Police Search for Missing Boy — Updated — Arlington County Police were looking for a missing 13-year-old boy who may have run away from home yesterday evening. The boy took his bike and possibly camping gear, according to police and to scanner traffic. Police say the boy has since been “located in good health.” [Arlington County]
Carpool to Close, Move — The end is near for Carpool, the popular Ballston bar has kept on ticking despite originally being slated to close this past summer to make way for a redevelopment. Management reportedly plans to move Carpool to the Fair Lakes area of Fairfax County this summer. [Washington Business Journal]
Rep. Beyer’s Hat Get Noticed — Rep. Don Beyer (D-Va.) wore a red “Keep the EPA Great” hat to a Congressional hearing about the agency on Tuesday, and the internet loved it. [Gizmodo]
Kudos for Ashlawn Crossing Guard — Ashlawn Elementary School crossing guard Ana Hernandez has been recognized as one of Virginia’s “Most Outstanding Crossing Guards.” Hernandez works “patiently but firmly to ensure the safety of students,” according to a press release. [Arlington Public Schools]
Optimism for N. Va. Economy — “The Northern Virginia region could see job employment grow from anywhere between 4 to 14.4 percent from 2014 to 2025,” according to forecasts from George Mason University’s Stephen Fuller. [Loudoun Times-Mirror]
Flickr pool photo by John Sonderman
A national purveyor of women’s clothing has quietly shuttered its shop in Clarendon.
The Chico’s at Market Common Clarendon (2700 Clarendon Blvd) is now closed. The store’s exterior sign has been removed and its windows are now covered with paper. The location also is no longer listed on the company’s website.
It wasn’t clear what might replace the clothing retailer. Arlington County has not recently issued any building permits for the address.
A Chico’s representative wasn’t immediately available for comment. The company currently has another Arlington location at 1101 S. Joyce Street on Pentagon Row.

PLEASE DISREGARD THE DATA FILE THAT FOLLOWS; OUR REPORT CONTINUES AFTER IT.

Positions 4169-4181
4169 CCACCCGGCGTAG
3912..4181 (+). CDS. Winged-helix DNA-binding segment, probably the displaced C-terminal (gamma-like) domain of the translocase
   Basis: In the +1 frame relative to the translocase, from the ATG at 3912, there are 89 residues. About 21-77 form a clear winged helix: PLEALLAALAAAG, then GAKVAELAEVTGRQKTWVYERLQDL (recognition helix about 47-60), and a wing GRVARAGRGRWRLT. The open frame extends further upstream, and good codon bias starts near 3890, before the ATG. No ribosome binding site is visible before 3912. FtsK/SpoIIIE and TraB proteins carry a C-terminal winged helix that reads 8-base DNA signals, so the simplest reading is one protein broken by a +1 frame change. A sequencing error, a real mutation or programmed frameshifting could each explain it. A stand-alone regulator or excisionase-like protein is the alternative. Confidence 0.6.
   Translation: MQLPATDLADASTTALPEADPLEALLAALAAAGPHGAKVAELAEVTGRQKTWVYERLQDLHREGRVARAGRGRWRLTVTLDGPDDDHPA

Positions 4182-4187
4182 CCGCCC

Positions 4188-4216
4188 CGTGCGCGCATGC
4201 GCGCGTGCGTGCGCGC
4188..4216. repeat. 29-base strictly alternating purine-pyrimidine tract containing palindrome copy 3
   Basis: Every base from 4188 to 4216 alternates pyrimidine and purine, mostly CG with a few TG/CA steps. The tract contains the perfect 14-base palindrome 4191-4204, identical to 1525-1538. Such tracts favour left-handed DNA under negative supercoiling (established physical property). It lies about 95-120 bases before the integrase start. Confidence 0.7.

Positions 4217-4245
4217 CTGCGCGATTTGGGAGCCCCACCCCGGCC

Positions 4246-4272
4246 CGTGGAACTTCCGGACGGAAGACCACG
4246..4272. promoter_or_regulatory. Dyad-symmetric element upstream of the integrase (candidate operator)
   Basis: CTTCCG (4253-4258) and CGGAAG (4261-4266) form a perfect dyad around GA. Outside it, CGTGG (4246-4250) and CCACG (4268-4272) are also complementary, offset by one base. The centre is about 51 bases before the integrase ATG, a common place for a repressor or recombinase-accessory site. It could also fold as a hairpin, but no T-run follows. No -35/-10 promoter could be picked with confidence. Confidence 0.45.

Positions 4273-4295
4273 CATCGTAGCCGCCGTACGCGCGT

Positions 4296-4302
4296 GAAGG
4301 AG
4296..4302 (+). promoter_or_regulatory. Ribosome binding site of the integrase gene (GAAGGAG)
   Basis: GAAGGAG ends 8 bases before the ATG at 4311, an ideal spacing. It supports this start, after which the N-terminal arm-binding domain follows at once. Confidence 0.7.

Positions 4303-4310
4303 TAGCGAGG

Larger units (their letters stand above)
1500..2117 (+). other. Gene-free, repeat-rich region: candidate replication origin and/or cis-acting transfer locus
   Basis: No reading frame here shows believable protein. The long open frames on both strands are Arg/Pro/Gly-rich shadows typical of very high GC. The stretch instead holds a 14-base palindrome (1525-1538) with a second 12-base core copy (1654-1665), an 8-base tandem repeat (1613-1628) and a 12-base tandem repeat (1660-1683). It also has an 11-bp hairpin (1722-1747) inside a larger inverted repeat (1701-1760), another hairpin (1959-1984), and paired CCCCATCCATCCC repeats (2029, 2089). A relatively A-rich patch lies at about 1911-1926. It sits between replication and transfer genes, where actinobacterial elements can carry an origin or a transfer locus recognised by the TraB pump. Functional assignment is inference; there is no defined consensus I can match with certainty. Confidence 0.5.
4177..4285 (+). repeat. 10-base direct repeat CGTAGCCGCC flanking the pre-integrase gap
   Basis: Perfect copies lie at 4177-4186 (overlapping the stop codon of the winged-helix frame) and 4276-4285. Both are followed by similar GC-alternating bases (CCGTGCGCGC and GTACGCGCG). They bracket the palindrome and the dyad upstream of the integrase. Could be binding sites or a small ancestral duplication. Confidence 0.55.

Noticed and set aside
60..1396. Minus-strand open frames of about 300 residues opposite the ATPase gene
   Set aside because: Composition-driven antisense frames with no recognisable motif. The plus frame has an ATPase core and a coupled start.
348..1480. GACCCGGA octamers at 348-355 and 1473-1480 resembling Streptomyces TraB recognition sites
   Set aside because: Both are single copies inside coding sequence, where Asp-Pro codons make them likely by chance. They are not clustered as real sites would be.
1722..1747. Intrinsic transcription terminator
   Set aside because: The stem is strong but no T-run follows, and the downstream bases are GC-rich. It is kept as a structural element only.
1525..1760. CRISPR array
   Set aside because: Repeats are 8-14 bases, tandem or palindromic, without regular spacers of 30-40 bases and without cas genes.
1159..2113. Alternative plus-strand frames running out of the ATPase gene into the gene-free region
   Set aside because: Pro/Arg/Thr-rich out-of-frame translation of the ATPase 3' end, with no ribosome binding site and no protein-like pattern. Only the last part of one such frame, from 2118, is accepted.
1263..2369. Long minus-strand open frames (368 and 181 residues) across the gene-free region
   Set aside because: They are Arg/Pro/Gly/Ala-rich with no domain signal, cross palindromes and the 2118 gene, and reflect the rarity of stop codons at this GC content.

Waverly Hills Profiled By WaPo — In a profile of Waverly Hills, residents call the north Arlington neighborhood — which features kids walking to school, a variety of house sizes and plenty of tree cover — “very storybook” with a “really strong sense of community.” [Washington Post]
Go-Go Concert in Arlington Tonight — The Church at Clarendon tonight will host a world premiere performance of “JuJu Symphony” and “Down With You” by the Go-Go Symphony. The event, which mixes go-go and classical music styles, is scheduled from 8-9:30 p.m. [ARLnow, Washington City Paper]
Arlington Factors Into FC Development Editorial — The City of Falls Church must allow more development so it doesn’t have to raise taxes, which would in turn increase the likelihood that it would eventually get absorbed into Arlington or Fairfax. So says an editorial that also notes: “we’ve suspected on more than a few occasions powerful interests based outside our Little City have sought to meddle in our politics to the nefarious end of forcing us to give up our autonomy.” [Falls Church News-Press]
Nearby: Dairy Godmother Has Closed — Beloved Del Ray custard shop Dairy Godmother will not reopen from its winter sabbatical, the store announced yesterday. [Washington Business Journal, Dairy Godmother]
It’s Friday the 13th — But that doesn’t matter. [Vox]
The beer taps at Clarendon’s Sehkraft Brewing are now permanently dry.
That’s because the bar, restaurant and hangout at 925 N. Garfield Street officially closed today, with the help of the Arlington County Sheriff’s Office.
Sheriff’s deputies showed up today around noon to evict the business, according to Major Susie Doyel, a Sheriff’s Office spokeswoman. A representative for the landlord said the business had until noon today to vacate the building but declined to give more information about the eviction.
Court records show that legal proceedings leading up to the eviction were first initiated in October.
A number of people could be seen inside the business this afternoon, talking and taking stock of the contents while workers with tools walked in and out of the building.
Sehkraft held one last hurrah for customers last night, with live music playing and the college football championship on TV. The brewpub first announced it was closing on Friday evening.
We were unable to reach a Sehkraft Brewing representative for comment. The business first opened a little more than a year ago.
(Updated at 7:10 p.m.) Sehkraft Brewing in Clarendon will be closing next week, ARLnow.com has learned.
“With deep regret Sehkraft is announcing that we will be closing our doors,” assistant general manager Ricky Shepherd wrote via email Friday night. “Please come out and commemorate with us all weekend as we say goodbye to GREAT friends and to Sehkraft. Last call, last call!”
The brewpub and entertainment venue will close on Tuesday, Jan. 10, just over a year after it first opened. Located at 925 N. Garfield Street, Sehkraft’s opening was stymied by months of delays and what its owner described as regulatory wrangling with the county’s permitting office.
“[It] was an unbelievably arduous two years,” said owner and CEO Devin Hicks.